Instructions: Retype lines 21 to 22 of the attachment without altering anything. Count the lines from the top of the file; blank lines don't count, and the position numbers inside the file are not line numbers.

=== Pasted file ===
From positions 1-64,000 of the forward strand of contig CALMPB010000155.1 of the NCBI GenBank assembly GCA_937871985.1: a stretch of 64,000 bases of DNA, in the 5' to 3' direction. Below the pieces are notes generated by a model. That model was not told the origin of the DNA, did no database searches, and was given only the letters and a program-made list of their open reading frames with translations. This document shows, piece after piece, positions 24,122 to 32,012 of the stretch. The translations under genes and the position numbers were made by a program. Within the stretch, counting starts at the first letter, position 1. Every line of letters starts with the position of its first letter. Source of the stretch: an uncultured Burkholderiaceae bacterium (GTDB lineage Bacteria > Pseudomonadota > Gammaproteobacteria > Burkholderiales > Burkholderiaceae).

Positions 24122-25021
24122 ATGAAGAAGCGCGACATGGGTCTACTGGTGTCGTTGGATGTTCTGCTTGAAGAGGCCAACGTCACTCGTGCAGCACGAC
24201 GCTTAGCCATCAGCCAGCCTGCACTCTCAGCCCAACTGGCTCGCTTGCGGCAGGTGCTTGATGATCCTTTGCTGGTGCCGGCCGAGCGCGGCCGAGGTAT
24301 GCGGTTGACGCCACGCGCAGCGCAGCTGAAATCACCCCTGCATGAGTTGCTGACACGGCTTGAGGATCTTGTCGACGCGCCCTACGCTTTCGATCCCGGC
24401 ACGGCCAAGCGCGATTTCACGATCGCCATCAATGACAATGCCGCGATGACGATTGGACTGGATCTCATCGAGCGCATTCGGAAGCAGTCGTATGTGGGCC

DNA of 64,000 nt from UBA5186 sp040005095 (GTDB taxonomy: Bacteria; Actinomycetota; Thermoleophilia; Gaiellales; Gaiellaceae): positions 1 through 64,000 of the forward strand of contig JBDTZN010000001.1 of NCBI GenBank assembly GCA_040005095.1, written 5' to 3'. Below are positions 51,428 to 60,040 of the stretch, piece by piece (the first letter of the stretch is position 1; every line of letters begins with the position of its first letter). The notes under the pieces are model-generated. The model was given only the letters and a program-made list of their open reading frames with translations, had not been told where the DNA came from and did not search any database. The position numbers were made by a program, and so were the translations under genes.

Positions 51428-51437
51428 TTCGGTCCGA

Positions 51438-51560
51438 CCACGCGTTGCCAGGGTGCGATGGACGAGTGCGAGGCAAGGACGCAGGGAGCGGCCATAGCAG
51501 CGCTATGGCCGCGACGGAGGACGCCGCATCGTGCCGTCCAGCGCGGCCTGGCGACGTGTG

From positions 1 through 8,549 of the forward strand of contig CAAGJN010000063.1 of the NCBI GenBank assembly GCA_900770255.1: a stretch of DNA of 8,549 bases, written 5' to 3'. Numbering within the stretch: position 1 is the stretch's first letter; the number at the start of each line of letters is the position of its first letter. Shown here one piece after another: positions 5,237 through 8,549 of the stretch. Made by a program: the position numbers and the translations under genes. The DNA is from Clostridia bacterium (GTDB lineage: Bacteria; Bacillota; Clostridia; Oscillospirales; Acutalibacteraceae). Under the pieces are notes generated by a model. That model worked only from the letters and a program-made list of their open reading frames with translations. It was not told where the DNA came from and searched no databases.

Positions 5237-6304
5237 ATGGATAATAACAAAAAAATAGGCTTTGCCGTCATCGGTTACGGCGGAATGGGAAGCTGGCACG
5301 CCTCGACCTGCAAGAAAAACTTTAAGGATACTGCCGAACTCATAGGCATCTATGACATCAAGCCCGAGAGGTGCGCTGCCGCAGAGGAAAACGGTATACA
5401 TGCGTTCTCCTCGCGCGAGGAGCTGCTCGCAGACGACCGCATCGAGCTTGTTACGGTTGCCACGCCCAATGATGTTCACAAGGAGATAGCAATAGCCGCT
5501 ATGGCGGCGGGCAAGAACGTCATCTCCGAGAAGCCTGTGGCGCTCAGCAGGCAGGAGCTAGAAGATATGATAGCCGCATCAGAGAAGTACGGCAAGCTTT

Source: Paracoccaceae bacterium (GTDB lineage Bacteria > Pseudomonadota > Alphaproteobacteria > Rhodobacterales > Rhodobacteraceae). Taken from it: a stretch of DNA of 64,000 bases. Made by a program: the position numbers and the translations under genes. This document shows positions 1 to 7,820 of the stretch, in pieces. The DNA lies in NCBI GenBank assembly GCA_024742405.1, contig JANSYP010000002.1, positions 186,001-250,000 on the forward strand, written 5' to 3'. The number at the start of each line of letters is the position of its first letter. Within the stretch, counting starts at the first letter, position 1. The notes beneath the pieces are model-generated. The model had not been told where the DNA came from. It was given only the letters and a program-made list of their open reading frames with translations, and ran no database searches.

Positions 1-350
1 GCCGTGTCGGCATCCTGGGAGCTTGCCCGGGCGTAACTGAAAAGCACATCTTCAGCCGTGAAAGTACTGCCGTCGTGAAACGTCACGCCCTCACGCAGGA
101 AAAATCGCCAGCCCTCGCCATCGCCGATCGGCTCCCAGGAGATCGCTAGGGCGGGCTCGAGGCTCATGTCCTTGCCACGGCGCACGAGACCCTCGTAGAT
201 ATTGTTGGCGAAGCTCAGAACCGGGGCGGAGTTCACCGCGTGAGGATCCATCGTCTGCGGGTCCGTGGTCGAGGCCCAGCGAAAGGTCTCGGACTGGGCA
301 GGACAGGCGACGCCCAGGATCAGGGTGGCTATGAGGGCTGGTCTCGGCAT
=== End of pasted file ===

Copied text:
1 GCCGTGTCGGCATCCTGGGAGCTTGCCCGGGCGTAACTGAAAAGCACATCTTCAGCCGTGAAAGTACTGCCGTCGTGAAACGTCACGCCCTCACGCAGGA
101 AAAATCGCCAGCCCTCGCCATCGCCGATCGGCTCCCAGGAGATCGCTAGGGCGGGCTCGAGGCTCATGTCCTTGCCACGGCGCACGAGACCCTCGTAGAT